For many years I have been a fan of Ian Anderson and his band, Jethro Tull. The mix of heavy guitars and raucous flute playing has fascinated me. Songs like Locomotive Breath are big hits. A deeper look at some of the things that the group has recorded makes me really think about religion, and what mankind has done to pervert it.
I have grown up in a Christian household. I have also walked away from being active in my faith several times. I did not see the connection to the feelings of guilt that so many churches apply to their members. Other churches today are picking and choosing what to follow from the Bible. One church I was attending had a pastor state publicly that there was no hell. Good people will all go to heaven, and you do not have to follow the Bible if you feel that those parts don't apply to you. Seriously? That person in essence called Jesus a liar. Jesus spoke about hell multiple times. He also said that "no man comes to the Father but through Me." (John 14:6).
One of the songs that Anderson recorded in the 1970s continues to run through my head the last couple of days. Titled "Wind Up" he speaks about questioning the church. Some people say that Anderson's lyrics are anti-God and anti-Christian. In reality, I think he is trying to be a reformist. He is no Martin Luther, but he is pointing out his disagreement with the church.
So I left there in the morningWith their God tucked underneath my armTheir half-assed smiles and the book of rulesAnd I asked this God a questionAnd by way of firm replyHe said "I'm not the kind you have to wind up on Sundays"So to my old headmaster and to anyone who caresBefore I'm through I'd like to say my prayersI don't believe youYou had the whole damn thing all wrongHe's not the kind you have to wind up on Sundays
So many people think they are doing the right thing by going to church on Sunday, living the rest of the week however they want, and then the next Sunday going back to church and asking for forgiveness. That is not what being a Christian is supposed to be. God created us to have an ongoing relationship with him. The Apostle Paul tells us to pray without ceasing. (Certainly not to spend every moment on our knees and not doing the things we need to do, but to be in constant conversation with him, about all of our lives).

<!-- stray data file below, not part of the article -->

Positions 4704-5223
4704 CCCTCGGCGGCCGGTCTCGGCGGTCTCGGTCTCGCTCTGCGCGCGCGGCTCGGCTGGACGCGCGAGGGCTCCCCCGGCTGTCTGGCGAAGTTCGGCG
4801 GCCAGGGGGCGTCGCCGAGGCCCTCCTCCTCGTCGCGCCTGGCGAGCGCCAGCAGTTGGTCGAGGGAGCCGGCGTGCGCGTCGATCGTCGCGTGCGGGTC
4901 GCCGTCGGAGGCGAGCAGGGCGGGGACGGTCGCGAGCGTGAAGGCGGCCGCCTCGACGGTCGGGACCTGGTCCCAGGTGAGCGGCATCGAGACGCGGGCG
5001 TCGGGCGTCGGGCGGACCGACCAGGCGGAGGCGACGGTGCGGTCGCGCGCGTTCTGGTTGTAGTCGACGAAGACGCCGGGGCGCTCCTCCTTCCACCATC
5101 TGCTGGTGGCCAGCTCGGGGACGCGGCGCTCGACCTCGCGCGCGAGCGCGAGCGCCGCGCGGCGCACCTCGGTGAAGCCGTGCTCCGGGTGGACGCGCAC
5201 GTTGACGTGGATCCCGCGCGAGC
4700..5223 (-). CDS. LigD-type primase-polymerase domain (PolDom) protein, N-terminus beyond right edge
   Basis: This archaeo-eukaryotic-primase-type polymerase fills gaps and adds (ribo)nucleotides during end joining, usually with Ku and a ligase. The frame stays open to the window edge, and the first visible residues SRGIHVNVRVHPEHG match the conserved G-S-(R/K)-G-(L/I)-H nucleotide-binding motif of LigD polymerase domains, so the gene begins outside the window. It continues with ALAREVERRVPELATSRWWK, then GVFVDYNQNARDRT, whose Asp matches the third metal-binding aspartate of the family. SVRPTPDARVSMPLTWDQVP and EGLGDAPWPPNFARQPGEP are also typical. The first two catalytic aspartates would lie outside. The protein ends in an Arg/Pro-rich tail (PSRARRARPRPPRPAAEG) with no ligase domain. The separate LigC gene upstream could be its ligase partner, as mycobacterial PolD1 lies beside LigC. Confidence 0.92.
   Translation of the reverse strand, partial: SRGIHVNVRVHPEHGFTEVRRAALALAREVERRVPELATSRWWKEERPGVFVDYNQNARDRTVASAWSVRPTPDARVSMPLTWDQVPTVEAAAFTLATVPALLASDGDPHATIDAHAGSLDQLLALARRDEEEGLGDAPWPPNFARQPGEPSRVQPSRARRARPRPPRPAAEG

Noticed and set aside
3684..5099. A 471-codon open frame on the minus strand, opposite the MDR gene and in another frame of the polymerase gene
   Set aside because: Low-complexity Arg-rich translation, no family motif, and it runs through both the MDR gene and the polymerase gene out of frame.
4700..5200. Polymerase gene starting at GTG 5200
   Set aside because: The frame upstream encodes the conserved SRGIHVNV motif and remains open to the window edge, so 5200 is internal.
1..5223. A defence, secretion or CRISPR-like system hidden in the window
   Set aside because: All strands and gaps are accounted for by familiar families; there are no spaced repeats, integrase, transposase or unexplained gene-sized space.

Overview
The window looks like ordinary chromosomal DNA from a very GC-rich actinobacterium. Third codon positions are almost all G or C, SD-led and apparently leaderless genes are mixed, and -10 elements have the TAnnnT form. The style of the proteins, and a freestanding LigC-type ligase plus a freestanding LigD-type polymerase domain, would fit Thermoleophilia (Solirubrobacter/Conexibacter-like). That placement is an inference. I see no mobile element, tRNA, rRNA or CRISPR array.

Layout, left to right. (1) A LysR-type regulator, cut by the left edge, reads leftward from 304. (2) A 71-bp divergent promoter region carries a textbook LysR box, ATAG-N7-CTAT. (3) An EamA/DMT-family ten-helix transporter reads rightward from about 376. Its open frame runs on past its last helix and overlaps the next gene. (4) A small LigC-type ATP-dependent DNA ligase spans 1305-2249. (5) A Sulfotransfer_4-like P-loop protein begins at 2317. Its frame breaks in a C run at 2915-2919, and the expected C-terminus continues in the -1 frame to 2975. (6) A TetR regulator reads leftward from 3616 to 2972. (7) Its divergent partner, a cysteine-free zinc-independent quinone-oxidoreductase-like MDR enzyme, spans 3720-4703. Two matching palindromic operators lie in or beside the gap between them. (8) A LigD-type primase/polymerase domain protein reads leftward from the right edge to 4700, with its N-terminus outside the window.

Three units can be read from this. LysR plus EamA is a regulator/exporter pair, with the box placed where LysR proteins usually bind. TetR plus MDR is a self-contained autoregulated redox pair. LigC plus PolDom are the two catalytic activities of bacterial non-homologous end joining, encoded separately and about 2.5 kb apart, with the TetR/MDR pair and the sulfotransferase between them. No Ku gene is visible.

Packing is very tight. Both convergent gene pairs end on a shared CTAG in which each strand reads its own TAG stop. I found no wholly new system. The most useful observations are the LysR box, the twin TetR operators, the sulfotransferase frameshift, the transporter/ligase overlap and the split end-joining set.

Although I am not certain of Ian Anderson's actual beliefs about Jesus, he certainly brings up questions about what people are doing in the name of Jesus and the church,
In their song Hymn 43 he sings:
Our father high in heaven, smile down upon your son
Who's busy with his money games, his women and his gun
Oh Jesus save me
Opening lines tell us what men are doing - their greed, their sexual sins, their violence an hatred towards others. These people are living life as they choose and pretending that it is what God wants for them, they then say they are saved. The line "oh Jesus save me" has a double meaning. These people in the song think they are saved because they say the right words. It also is the voice of the singer saying that we need to be saved from this false idea about Christianity.
The ending of the song is not any more favorable:
If Jesus saves, well He'd better save Himself
From the gory glory seekers who use His name in death
Oh Jesus save me
Well, I saw Him in the city and on the mountains of the moon
His cross was rather bloody
He could hardly roll His stone
Oh Jesus save me
"He better save himself" - perhaps Ian is singing that he does not believe in Jesus because of what people are doing. Mor to the point though, I think he is condemning the people who misuse the church and the name of the Messiah.
The final lines point out that Jesus is everywhere, and his cross is so bloody and he must be very tired of the sins we continue to pile up and expect him to forgive. The very bloody cross means that when he shed his blood to forgive us, he must have shed a lot of blood to cover the enormous amount of sin there is. Being hardly able to roll the stone is from his resurrection - not saying he couldn't do it - he did. Rather that the crushing weight of the selfish and evil things mankind does is unimaginable.
Our Lord wants to be there with us, to comfort and guide us. He did not simply want us to show up one day, say that I like Jesus, then go on our way. He wants us to have a relationship and for us to go the way of his teaching, where he will be there for us.
Yea, though I walk through the valley of the shadow of death, I will fear no evil: for thou art with me; thy rod and thy staff they comfort me.
God is WITH us. He is not sitting in the church waiting for us to come back. He is right there with us every moment. Talk to him. He is not the kind you wind up on Sunday.